Responsibility was only part of the plan with my father. He said to me once to be a generalist. Don’t get locked into one career, and learn every minute of every day. Look for the new and different in life. So as a family we did. In 1980 we moved onto our sailboat and they lived on the boat for the next ten years. I went off to the Army, Marines, and a life with my then wife but they stayed on the boat. Responsibility tempered with adventure. Sailing around the Puget Sound, Vancouver Island, areas up into Prince Rupert and other destination galore. After my mom got sick though that ended living on the boat, and my dad decided to move off the boat.

The boat was little worse for wear, and my-would-be-ex-wife and I lived on it a few times. But after we moved off the boat it was sold. A new boat was bought, but my dad had little interest in it. The idea of boating had lost some of its magic, and my mom could only help so much. Responsibility took the forefront in his life. The activities he involved himself in took on a more intellectual pursuit. In early 90 I sold him my four-wheeler. A sporty little truck that I loved, but had no need for. For the first time I saw some of that same spark in his eyes that he had with the Camaro. The truck was kept meticulously clean. The tires glistening black. Responsible vehicles for transportation only took a back seat to having a little fun. Then he got cancer.

Well not exactly in that order. First her retired, and then I sold him the truck. Then he confronted his mortality. My father worked in the nuclear engineering field, and was an expert in the main systems involved. No one else was left that could do all of the jobs he did, and when he left the civil service an era in nuclear power ended also. At the time I was riding my Goldwing motorcycle more than driving my truck, and he needed a new truck so I sold him mine. He got a neat ride, and I got rid of the payment.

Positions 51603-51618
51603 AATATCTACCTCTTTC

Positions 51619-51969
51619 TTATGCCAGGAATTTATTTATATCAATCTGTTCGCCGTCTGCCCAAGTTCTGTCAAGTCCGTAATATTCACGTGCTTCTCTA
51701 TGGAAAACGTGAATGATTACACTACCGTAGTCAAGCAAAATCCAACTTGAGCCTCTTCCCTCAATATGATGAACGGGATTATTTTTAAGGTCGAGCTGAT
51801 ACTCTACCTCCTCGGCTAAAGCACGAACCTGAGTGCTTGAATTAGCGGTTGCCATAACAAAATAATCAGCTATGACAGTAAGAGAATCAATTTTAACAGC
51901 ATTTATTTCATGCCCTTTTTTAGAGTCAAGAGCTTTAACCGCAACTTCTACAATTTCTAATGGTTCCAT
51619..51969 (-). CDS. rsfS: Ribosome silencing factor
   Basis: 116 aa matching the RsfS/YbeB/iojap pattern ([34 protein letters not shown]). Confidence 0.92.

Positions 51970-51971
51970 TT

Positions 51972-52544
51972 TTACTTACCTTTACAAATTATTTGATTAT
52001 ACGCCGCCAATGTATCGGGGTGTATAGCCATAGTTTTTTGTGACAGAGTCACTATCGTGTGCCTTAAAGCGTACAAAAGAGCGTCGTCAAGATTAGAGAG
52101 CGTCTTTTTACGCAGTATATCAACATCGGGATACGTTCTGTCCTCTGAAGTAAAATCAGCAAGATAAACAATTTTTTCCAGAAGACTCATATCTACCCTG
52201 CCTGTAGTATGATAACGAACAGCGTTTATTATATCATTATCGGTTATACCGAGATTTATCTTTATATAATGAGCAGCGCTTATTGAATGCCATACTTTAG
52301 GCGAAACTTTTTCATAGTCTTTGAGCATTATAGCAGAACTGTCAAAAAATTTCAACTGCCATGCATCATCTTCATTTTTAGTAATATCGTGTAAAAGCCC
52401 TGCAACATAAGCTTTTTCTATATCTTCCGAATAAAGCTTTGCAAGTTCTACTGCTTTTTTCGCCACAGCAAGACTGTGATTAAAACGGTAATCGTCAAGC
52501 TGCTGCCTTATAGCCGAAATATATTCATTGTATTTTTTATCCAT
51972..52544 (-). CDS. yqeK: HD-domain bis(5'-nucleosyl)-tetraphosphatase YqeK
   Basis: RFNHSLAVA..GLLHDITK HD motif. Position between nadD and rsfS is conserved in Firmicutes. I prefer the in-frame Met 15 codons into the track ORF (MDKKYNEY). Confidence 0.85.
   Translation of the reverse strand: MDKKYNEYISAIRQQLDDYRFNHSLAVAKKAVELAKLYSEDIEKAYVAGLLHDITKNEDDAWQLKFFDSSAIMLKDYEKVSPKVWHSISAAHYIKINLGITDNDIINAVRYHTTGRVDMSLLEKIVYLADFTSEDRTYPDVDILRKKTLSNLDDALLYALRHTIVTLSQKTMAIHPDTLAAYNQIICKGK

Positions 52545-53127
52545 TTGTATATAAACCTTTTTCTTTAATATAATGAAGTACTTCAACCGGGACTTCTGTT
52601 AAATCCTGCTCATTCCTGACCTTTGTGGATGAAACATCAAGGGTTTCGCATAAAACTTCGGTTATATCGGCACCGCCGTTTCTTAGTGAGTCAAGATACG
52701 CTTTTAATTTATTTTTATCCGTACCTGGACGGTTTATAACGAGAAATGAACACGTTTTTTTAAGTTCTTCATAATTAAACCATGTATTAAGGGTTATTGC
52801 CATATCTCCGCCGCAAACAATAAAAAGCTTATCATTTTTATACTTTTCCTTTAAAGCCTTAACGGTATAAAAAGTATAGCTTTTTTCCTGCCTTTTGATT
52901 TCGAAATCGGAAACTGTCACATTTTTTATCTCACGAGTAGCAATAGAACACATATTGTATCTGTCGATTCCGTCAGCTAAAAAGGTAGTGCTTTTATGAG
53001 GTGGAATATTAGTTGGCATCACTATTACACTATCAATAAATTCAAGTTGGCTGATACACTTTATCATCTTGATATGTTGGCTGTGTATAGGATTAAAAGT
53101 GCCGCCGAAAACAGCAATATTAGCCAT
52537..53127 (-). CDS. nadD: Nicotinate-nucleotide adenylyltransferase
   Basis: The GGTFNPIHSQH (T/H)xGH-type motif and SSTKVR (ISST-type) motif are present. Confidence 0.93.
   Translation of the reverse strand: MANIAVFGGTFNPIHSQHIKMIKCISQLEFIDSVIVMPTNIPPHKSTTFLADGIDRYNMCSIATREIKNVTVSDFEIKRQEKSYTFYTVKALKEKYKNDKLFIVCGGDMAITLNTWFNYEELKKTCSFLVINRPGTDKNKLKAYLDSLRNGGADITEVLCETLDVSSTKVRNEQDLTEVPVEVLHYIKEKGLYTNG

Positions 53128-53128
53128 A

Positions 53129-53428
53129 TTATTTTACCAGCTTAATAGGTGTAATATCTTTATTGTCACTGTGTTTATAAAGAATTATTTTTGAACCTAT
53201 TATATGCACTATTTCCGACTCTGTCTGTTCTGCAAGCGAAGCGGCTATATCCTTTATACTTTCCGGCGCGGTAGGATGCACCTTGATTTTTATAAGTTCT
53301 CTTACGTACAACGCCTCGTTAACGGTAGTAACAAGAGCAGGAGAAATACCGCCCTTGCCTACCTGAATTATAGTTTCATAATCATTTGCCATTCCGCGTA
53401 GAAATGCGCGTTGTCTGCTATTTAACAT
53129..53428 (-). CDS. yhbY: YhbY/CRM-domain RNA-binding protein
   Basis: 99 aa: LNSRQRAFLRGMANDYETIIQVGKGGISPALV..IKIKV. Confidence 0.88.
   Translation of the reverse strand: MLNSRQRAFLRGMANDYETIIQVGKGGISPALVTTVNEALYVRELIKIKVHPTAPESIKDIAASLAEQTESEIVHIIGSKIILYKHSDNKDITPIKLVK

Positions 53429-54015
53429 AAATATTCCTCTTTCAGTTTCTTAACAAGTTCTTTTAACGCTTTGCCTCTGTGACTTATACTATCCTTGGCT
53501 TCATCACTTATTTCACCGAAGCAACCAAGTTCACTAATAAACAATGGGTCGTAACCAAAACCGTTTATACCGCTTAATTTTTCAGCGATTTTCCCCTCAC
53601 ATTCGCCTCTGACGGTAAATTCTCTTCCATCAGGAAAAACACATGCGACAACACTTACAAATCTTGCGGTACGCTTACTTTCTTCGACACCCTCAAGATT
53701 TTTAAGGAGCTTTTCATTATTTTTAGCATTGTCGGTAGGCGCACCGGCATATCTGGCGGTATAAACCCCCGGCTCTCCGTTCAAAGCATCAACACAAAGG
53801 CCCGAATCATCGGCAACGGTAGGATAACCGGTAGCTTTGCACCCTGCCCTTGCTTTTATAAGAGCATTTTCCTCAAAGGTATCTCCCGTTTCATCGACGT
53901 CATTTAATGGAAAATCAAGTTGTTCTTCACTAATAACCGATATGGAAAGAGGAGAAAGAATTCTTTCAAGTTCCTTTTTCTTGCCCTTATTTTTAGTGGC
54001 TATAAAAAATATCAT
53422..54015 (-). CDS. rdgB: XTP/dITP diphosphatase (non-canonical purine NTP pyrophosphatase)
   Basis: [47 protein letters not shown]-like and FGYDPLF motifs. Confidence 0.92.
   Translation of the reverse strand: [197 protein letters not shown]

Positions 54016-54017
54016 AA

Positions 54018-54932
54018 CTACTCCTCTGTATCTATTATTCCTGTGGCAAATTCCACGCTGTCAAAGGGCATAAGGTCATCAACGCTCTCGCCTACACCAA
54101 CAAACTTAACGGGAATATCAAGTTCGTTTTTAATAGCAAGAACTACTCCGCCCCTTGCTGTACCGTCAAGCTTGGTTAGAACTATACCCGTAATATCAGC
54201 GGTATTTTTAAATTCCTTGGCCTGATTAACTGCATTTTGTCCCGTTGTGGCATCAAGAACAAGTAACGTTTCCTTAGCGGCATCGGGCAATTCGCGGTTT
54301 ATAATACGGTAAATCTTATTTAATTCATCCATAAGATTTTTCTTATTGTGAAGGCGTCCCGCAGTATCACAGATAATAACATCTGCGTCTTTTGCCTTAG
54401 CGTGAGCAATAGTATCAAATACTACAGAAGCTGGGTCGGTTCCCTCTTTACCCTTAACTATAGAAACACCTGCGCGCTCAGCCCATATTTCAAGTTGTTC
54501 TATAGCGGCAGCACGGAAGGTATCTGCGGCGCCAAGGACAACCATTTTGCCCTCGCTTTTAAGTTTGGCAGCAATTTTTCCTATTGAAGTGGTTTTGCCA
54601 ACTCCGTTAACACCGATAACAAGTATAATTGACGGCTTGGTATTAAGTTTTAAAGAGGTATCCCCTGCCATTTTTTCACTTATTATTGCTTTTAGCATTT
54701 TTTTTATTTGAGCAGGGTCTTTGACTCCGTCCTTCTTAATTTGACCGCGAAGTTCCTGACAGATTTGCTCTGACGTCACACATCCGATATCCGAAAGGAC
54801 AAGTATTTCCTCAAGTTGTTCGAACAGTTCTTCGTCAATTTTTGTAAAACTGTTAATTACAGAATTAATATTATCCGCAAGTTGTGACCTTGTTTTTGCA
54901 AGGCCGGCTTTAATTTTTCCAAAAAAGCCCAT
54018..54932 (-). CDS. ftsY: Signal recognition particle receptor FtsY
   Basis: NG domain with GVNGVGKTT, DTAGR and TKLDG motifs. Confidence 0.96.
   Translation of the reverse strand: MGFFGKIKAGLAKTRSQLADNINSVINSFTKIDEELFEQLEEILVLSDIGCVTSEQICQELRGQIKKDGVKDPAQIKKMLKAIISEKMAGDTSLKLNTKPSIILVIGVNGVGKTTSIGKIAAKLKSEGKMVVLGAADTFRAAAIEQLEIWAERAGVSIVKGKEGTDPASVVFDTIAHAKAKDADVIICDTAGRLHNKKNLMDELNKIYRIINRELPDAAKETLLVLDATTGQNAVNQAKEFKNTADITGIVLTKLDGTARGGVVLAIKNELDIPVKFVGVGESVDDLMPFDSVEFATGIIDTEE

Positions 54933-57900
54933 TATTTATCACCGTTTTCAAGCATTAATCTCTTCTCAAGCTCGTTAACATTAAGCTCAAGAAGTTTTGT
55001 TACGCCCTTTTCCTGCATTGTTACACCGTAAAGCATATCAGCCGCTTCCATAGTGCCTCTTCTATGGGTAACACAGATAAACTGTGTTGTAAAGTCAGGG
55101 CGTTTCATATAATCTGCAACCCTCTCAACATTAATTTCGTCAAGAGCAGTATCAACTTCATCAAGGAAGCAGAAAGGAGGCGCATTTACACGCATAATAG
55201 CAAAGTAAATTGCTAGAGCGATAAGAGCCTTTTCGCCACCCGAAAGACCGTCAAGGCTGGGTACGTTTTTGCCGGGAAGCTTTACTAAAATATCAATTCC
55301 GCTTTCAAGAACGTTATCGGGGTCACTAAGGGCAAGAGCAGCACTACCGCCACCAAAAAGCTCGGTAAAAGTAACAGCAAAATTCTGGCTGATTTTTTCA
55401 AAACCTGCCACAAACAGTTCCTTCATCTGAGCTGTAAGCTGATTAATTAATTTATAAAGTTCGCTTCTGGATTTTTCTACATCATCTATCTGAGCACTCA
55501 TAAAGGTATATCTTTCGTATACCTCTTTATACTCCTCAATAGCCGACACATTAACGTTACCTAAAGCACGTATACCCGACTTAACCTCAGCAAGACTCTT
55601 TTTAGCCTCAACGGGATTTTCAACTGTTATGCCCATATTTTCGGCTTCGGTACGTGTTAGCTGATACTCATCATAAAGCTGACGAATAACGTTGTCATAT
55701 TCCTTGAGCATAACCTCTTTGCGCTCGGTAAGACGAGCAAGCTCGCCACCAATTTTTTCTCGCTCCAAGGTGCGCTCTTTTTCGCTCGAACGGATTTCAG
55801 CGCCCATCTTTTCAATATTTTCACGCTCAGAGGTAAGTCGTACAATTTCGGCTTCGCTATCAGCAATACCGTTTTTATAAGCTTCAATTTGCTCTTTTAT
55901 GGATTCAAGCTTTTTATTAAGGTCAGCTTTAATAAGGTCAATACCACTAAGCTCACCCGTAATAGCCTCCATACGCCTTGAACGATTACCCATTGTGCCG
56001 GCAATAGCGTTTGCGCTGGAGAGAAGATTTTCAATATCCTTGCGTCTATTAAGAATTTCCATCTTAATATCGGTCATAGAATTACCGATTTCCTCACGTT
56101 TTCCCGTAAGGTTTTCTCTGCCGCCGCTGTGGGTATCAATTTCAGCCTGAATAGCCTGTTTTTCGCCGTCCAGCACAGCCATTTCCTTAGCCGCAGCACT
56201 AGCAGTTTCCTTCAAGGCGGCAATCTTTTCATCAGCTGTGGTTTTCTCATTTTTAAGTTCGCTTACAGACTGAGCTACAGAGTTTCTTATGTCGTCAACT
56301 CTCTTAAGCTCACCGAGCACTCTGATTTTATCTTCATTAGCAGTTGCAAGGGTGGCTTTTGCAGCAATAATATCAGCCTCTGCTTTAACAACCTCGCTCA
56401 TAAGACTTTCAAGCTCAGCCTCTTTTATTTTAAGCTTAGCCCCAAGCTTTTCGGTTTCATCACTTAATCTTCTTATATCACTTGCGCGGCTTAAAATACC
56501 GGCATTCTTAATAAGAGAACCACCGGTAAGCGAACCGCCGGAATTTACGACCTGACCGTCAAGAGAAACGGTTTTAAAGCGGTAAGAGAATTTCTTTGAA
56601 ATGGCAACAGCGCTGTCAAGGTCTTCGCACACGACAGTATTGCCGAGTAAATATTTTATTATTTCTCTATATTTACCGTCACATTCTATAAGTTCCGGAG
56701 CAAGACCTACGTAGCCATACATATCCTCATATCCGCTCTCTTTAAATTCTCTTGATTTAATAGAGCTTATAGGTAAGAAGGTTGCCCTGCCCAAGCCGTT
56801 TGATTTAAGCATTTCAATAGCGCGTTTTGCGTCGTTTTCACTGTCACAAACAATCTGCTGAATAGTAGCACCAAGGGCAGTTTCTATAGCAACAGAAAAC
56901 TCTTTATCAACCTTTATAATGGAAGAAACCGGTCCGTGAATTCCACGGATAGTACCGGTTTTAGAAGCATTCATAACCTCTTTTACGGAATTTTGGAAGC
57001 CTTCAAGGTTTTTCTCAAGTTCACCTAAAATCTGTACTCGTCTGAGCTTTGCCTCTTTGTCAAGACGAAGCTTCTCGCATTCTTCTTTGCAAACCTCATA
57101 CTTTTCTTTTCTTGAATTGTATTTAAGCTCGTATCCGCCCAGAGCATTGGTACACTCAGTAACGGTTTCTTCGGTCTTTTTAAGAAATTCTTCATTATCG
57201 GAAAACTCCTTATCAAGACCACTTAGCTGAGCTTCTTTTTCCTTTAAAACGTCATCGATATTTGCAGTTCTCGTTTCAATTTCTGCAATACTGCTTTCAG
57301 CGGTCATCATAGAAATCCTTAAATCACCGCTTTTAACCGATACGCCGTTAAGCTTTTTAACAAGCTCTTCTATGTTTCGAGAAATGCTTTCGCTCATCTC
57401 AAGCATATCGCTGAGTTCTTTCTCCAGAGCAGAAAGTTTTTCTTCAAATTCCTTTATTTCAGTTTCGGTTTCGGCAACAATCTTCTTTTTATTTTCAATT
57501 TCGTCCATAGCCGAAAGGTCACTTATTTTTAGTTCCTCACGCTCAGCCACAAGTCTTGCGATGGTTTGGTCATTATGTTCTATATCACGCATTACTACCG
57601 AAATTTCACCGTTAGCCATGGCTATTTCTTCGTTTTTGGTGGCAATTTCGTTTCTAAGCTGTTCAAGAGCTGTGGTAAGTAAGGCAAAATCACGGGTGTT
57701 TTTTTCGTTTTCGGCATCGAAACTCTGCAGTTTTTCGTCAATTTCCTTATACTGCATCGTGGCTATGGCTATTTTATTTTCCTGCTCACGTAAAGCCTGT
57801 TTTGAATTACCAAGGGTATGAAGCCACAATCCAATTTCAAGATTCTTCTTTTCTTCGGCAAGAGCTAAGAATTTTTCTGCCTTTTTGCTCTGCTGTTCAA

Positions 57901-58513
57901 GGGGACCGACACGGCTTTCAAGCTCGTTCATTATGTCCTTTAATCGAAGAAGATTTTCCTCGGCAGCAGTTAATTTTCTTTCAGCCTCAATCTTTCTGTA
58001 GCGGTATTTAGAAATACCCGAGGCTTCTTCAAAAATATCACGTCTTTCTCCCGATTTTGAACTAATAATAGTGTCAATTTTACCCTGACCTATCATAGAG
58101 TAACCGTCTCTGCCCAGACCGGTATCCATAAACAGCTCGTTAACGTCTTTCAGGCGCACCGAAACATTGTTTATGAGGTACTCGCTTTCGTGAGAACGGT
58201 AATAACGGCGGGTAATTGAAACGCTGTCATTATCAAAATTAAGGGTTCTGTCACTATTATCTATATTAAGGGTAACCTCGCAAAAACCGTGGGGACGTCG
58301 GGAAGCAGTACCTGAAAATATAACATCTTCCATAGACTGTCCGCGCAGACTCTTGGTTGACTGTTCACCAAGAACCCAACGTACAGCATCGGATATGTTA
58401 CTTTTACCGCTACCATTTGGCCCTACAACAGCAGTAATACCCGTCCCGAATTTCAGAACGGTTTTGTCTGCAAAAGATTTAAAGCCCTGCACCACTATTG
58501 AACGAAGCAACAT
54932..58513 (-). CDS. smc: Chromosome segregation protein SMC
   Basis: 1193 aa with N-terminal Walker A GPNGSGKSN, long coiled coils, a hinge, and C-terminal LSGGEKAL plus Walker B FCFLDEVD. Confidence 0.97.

I knew something was up when they finally told me that he had to have surgery to remove the cancer. The surgery involved removing the lower part of his jaw, and then repairing the damage. Chance of success was not so small, but the mere mention of cancer can be traumatic. The surgery was extremely painful, and the continuing after effects very distressing. With the surgery to his jaw completed he was left with a lisp. A sibilant hiss tacked on to each word, and embarrassing to a man who has a primary hobby of working Ham radio.

He worked through the difficulty though, and with great effort has harnessed his speech almost having to retrain himself to speak again. No one confronts his own mortality and leaves the situation completely unchanged. I see a growing going on behind the shaded eyes, and perhaps a little more mischievousness. The task he sets himself is to enjoy his life, and perhaps expand his horizons a little.

When I visited my father he was so proud of his creation. The small garden he tills himself, growing to the size of the entire back yard, and producing awesome examples of vegetable. Ham radio has an event called a fox hunt, where the seeker looks for a hidden transmitter somewhere in the county, and we went a seeking. It’s hard to say I ever lost my father, but I’m sure I’ve found him now.

Leave a Reply